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Full-text Search for "Foam"
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Foam definitions

Webster's 1828 Dictionary

FOAM, n. [L. fumo, to smoke, to foam.]
Froth; spume; the substance which is formed on the surface of liquors by fermentation or violent agitation, consisting of bubbles.
FOAM, v.i.
1. To froth; to gather foam. The billows foam. A horse foams at the mouth when violently heated.
2. To be in a rage; to be violently agitated.
He foameth and gnasheth with his teeth. Mark 9.
FOAM, v.t. To throw out with rage or violence; with out.
Foaming out their own shame. Jude 13.

WordNet (r) 3.0 (2005)

n
1: a mass of small bubbles formed in or on a liquid; "the beer had a thick head of foam" [syn: foam, froth]
2: a lightweight material in cellular form; made by introducing gas bubbles during manufacture v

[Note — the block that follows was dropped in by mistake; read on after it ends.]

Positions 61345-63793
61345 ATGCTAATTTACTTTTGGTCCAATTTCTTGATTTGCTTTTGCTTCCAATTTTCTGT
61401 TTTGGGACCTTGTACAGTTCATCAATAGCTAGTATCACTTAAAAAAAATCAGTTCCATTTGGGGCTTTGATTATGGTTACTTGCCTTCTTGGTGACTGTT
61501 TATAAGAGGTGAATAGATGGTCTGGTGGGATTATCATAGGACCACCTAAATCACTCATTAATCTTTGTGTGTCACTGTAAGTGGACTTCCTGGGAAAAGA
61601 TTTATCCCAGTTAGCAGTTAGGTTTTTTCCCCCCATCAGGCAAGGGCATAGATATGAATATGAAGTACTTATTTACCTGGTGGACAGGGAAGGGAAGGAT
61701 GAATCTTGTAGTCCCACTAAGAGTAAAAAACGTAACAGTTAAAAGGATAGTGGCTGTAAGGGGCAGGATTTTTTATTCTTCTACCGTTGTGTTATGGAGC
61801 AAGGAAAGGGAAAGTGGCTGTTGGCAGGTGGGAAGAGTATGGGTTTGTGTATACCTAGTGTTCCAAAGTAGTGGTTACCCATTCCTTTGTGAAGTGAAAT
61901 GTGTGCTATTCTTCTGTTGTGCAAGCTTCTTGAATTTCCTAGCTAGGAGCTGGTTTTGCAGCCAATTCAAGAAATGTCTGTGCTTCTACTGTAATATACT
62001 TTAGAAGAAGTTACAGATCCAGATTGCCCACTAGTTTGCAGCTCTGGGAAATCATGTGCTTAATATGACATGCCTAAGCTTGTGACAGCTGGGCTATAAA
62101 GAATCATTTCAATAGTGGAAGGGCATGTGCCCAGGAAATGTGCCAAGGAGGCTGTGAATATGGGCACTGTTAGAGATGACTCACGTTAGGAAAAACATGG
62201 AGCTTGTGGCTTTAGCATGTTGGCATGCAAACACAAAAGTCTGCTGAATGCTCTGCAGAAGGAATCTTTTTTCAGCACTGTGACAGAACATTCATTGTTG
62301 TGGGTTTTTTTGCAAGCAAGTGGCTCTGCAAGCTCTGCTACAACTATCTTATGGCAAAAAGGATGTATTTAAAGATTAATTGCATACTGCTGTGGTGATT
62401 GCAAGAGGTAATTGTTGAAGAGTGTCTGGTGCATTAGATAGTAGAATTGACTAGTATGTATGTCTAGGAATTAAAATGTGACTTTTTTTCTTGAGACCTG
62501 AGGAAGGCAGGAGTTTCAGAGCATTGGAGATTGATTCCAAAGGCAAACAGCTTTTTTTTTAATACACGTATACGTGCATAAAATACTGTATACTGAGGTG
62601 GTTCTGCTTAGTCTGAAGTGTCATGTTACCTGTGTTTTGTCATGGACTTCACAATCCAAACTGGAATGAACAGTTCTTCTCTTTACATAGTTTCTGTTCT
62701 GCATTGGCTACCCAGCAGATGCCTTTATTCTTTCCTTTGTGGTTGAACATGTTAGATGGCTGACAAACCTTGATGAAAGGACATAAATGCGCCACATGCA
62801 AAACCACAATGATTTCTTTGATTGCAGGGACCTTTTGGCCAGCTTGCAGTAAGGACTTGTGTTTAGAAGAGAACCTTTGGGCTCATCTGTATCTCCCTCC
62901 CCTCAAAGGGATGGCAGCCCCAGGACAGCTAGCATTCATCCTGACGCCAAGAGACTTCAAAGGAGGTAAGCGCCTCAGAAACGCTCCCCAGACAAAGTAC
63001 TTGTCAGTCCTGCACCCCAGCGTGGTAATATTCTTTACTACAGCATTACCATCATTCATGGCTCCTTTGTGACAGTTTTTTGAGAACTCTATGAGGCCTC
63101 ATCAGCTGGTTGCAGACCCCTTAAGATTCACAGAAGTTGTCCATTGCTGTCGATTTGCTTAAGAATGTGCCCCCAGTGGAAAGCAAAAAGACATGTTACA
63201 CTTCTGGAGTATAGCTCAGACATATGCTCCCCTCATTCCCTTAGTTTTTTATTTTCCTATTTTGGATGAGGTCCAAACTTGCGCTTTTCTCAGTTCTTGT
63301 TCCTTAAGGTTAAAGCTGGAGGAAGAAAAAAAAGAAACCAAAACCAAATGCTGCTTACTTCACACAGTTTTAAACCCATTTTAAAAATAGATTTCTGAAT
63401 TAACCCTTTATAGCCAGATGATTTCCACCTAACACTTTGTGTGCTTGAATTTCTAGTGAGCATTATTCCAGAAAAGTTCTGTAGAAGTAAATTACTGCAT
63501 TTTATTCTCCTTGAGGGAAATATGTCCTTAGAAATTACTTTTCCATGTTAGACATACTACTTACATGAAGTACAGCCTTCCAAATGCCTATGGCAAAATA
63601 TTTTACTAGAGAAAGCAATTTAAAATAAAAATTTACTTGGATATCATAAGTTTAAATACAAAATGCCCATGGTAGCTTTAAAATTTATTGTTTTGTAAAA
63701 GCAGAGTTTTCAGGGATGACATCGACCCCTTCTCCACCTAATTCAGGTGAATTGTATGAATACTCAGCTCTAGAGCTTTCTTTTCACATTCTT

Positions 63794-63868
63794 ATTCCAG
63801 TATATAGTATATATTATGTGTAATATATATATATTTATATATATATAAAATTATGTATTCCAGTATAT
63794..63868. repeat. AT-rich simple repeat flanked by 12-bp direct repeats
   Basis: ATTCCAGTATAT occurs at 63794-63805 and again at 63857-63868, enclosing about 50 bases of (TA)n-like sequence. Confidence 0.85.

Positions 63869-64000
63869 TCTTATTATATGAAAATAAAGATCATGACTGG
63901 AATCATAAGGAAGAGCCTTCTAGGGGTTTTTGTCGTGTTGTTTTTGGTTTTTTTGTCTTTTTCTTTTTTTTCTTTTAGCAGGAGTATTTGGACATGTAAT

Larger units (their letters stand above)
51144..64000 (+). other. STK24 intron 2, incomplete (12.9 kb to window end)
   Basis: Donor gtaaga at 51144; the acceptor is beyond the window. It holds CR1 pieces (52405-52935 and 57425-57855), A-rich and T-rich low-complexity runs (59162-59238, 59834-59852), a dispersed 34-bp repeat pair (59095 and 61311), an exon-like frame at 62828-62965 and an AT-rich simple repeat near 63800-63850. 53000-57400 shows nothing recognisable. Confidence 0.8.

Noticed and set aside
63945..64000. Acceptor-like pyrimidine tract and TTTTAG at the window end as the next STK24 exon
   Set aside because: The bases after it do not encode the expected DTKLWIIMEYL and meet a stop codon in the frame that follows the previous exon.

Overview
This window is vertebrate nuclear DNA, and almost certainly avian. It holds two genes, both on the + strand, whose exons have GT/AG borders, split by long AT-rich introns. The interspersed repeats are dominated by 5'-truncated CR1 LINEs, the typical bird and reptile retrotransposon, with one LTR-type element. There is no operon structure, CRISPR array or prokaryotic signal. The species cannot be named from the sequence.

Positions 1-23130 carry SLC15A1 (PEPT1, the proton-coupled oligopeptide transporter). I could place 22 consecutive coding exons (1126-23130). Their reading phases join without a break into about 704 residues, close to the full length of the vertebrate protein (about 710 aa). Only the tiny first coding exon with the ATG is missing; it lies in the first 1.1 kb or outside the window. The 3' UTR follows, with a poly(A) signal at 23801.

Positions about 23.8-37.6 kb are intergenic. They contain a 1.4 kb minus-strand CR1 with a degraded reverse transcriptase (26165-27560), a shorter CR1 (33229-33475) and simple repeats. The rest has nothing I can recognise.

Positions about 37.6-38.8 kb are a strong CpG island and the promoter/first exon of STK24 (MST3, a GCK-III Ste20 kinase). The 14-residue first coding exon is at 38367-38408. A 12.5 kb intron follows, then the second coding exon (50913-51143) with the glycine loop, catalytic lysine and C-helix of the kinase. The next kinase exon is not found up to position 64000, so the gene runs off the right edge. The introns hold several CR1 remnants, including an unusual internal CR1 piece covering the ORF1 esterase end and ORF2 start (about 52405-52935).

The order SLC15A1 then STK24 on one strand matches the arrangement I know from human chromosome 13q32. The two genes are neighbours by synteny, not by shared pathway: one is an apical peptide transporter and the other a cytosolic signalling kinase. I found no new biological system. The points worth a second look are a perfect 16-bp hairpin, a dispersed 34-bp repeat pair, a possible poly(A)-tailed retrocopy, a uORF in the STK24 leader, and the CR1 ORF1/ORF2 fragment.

1: become bubbly or frothy or foaming; "The boiling soup was frothing"; "The river was foaming"; "Sparkling water" [syn: foam, froth, fizz, effervesce, sparkle, form bubbles]

Merriam Webster's

I. noun Etymology: Middle English fome, from Old English f?m; akin to Old High German feim foam, Latin spuma foam, pumex pumice Date: before 12th century 1. a light frothy mass of fine bubbles formed in or on the surface of a liquid or from a liquid: as a. a frothy mass formed in salivating or sweating b. a stabilized froth produced chemically or mechanically and used especially in fighting oil fires c. a material in a lightweight cellular form resulting from introduction of gas bubbles during manufacture 2. sea 3. something resembling foam • foamless adjective II. verb Date: before 12th century intransitive verb 1. a. to produce or form foam b. to froth at the mouth especially in anger; broadly to be angry 2. to gush out in foam 3. to become covered with or as if with foam <streets…foaming with life — Thomas Wolfe> transitive verb 1. to cause to foam; specifically to cause air bubbles to form in 2. to convert (as a plastic) into a foam • foamable adjectivefoamer noun

Oxford Reference Dictionary